“At one point we were thinking, ‘Wow, have these kids just adapted so quickly to this online world that this is seamless for them now?’” du Bouchet said, laughing. “But many of the [nonpandemic program] lessons were exactly the same: You get to see the kids really mature and take ownership of their training. In this program, the kids are training the dogs but also teaching the parents virtually, learning all different kinds of communication tools. You could really see their confidence grow.”
The kids spent time studying the body language of the dogs, and deducing how that might predict their behaviors.
Foster dog parent Lex Roman said she appreciated that the program is online, and that it didn’t feel like volunteering. The children were sweet and eager, and pressed her to try new things with her foster dog, Jet. Roman said she decided to foster Jet in March, back when the pandemic hit and she was no longer travelling.
“Jet’s been my quarantine buddy, and the K9 program was a great way to set aside some time to bond with him as human and dog. … With COVID it’s been tough, we can’t go to the dog park or other places to socialize him,” said Roman, adding that surprisingly, Jet liked the screen time and would respond to his name when the kids called him. “Jet enjoyed the whole idea. It was fun for him, he loved the treats and the learning. He’s good at several tricks now, and it’s been easier to train him new ones even after the program.”
The kids also crafted social media posts for the foster dogs — to bring more attention to their Instagram or Facebook page — that were “super cute” and created a lot of buzz on Jet’s Instagram, bringing him that much closer to getting adopted, Roman added.
One of those students, 11-year-old Eden Wilson, said she heartily enjoyed the program and would love to do it again. She thinks she might like to start her own animal shelter one day.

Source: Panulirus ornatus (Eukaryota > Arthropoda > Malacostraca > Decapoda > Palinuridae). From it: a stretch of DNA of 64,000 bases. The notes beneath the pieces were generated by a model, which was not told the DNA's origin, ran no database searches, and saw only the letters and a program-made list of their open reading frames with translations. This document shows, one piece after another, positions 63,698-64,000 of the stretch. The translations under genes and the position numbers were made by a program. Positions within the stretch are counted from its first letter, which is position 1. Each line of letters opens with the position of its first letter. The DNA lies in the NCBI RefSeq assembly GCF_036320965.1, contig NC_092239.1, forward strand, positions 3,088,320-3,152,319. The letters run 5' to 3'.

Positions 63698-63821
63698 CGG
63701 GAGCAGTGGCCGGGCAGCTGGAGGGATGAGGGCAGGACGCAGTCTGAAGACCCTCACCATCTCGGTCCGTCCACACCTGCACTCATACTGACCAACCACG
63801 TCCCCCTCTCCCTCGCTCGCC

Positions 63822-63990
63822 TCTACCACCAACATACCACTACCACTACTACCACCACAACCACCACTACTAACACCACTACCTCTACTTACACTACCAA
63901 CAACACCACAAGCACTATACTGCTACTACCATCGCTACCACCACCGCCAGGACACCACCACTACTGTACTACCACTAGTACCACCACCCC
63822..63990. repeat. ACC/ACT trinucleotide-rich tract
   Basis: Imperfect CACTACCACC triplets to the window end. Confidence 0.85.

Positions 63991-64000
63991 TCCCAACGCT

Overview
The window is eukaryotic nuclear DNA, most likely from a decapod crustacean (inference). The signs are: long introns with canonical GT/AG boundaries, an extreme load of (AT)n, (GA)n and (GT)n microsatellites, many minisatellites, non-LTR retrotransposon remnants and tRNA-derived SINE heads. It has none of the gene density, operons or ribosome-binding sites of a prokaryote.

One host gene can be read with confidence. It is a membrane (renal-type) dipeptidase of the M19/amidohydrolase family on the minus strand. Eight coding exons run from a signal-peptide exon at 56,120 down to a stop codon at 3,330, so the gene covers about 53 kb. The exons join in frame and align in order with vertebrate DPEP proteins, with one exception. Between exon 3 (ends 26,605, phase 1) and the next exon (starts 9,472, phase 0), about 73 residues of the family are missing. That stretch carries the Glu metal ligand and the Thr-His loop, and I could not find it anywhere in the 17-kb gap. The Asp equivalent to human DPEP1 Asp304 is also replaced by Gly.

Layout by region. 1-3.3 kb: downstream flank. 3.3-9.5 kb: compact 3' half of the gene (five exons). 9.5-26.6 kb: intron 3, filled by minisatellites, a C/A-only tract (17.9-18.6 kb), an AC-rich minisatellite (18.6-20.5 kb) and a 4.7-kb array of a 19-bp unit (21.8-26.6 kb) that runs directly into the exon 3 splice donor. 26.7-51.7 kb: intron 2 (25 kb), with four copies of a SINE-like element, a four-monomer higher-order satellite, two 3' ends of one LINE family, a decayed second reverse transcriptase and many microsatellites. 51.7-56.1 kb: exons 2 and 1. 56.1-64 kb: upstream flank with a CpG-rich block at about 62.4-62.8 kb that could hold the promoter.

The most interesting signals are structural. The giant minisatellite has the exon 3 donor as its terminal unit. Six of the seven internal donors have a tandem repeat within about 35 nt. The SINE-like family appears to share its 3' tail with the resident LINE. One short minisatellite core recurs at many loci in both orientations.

Photo courtesy K9 Youth Alliance
Eden Wilson, 11, with her stuffed K9 Youth Alliance dog, Max

“It was really fun, I love dogs and I think they all should have a chance for a good home, and this will help them get adopted,” said Eden, adding that she also got to develop friendships during the K9 program at Boys & Girls Club. It’s been a tough year attending school online, she said, especially since she had just moved and recently started at Odyssey Middle School.
Eden said she loves attending the Boys & Girls Club, where she goes three times a week to do her remote learning for Odyssey. The club has socially distanced games to play, as well as cool programs like the K9YA opportunity.
Eden’s mom, Heather Wilson, said the nonprofits’ work together made for a wonderful addition for her daughter, and the outlet of working with foster dogs online helped give the kids at the club something different and new to look forward to.
“I really commend the K9 Alliance and Boys & Girls Club to come up with a program as creatively as possible in the midst of a pandemic and give them the opportunity to connect with these dogs,” she said. Of the program’s culmination, which recapped the youngsters’ work with dogs and foster parents, she said, “When they did their speech and presentation in front of everyone, that was really impactful — I was so proud of her.”
Meanwhile, the Pasadena club’s CEO, Lisa Cavelier, praised the K9YA for sticking with the youngsters during the trials and tribulations of distance learning.
“We love our partnership with the K9 Youth Alliance — kids helping dogs, helping kids. They came up with creative new ways to provide their program, and all it has to offer, all while making sure our members stayed safe. The members had a great time learning the best ways to work with dogs while also learning something about themselves,” Cavelier said.
To learn more about K9 Youth Alliance, how to volunteer or help train a foster dog, visit k9youthalliance.org.